“…with two current headwinds, one the deteriorating energy market but more importantly imports. Firstly energy with a growth of shale actually makes the OCTG goods consumption around the 10% of our domestic demand. With a sharper drop in oil price, OCTG consumption has fall in the rig count. Inventory is being reduced throughout the supply chain and imports of both skelp and pipe are still in the system. The associated reduced demand has had a marginal effect on the [indiscernible] sheet mill is only a small percentage of the shipments are energy related. At Columbus as far as 20% of the shipments were related to energy products such as OCTG and line pipe and they’re seeing a greater impact. If you look at this companywide, exposure to energy markets approximates 8% in our steel business. We will further diversify the product mix of Columbus through 2015 and into 2016, so that we can move from market to market to optimize return.
“The remaining reviews concerning the timeline for recovery in oil process but the constant is that oil pricing cycles up and down and is inevitable that stronger processing will return. It’s just a question of when. Past cycles have demonstrated return for the 70% of the prior peak after approximately 12 months from that peak. Therefore, suggesting a recovery beginning in Q2 of this year.”
Regarding Ferrous Scrap
“Through November 2014 ferrous scrap exports remained 16% lower than the prior year. Export scrap levels have actually fallen in the past two consecutive years to volumes significantly lower than recent historical norms. The continued significant over capacity of traders particularly in the Southeast and the U.S., compounds volatility and continues to constrain margin as processors are all competing for the same material.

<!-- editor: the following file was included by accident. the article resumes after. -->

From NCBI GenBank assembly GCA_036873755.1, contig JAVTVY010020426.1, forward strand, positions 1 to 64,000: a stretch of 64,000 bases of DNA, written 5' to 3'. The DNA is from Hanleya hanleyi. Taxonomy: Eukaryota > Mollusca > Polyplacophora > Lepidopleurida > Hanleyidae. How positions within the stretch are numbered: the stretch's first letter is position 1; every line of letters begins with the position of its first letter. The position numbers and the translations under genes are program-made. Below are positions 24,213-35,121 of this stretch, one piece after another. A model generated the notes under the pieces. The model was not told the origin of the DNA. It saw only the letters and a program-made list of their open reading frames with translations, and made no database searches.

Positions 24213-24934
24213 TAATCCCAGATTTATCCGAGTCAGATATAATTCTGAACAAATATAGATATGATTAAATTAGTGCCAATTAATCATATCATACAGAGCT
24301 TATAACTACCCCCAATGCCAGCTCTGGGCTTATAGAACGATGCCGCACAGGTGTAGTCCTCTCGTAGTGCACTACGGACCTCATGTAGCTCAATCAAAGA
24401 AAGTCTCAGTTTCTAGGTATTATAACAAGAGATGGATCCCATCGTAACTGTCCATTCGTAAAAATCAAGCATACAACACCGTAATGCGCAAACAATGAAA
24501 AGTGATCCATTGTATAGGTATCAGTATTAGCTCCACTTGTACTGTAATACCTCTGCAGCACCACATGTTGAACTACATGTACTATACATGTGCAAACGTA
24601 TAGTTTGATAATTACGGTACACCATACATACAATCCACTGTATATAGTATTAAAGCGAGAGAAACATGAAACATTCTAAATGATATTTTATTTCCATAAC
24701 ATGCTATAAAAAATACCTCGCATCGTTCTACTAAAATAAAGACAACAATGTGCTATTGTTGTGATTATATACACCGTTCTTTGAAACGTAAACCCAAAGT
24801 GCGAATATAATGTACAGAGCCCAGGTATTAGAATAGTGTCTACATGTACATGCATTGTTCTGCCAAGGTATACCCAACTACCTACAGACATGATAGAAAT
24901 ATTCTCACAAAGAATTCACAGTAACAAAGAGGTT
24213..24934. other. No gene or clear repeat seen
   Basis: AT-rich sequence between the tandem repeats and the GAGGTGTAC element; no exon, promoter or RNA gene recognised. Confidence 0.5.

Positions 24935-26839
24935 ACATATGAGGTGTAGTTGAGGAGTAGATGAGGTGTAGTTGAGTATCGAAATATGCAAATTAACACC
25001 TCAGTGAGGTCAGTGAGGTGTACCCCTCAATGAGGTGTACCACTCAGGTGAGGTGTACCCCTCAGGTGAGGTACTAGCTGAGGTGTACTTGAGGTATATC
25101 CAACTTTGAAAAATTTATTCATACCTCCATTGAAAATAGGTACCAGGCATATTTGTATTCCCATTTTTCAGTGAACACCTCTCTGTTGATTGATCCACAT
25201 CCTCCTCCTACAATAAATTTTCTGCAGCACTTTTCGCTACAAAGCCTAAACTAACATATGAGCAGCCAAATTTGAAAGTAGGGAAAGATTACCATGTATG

“Although the ferrous market has remained essentially flat in the last three months the reduced export pressure, additional imports, ample scrap flow and the recent softening of mill utilization is causing a substantial supply over lag with the likely results that the scrap market and according to [indiscernible] phase that the scrap market will hit a reset button in February and March and will bring scrap closer to its historical relationship to iron ore.”
“The associated low mill utilization, ample scrap flow and subdued export market will likely result in a drop in scrap pricing in the coming months. The anticipation of lower scrap pricing has already helped erode hot band price reducing it’s split to levels that will begin to dissipate the attraction of imports.
“However, as the inventory overhang subsides, the underlying market demand will give support to product pricing while scrap trends lower totals historic relationship with iron ore. As raw material prices declined the price support will provide opportunity for improved margin. In short the first quarter may be challenging as the markets fine themselves but we believe that fundamentals are supportive of a strong economic growth in 2015. We believe that the current global growth rate expectation combined with global production over capacity will be a headwind to steel pricing for the foreseeable future but as raw material prices reset sharply there is a margin expansion opportunities.”
John PackardRead more from John Packard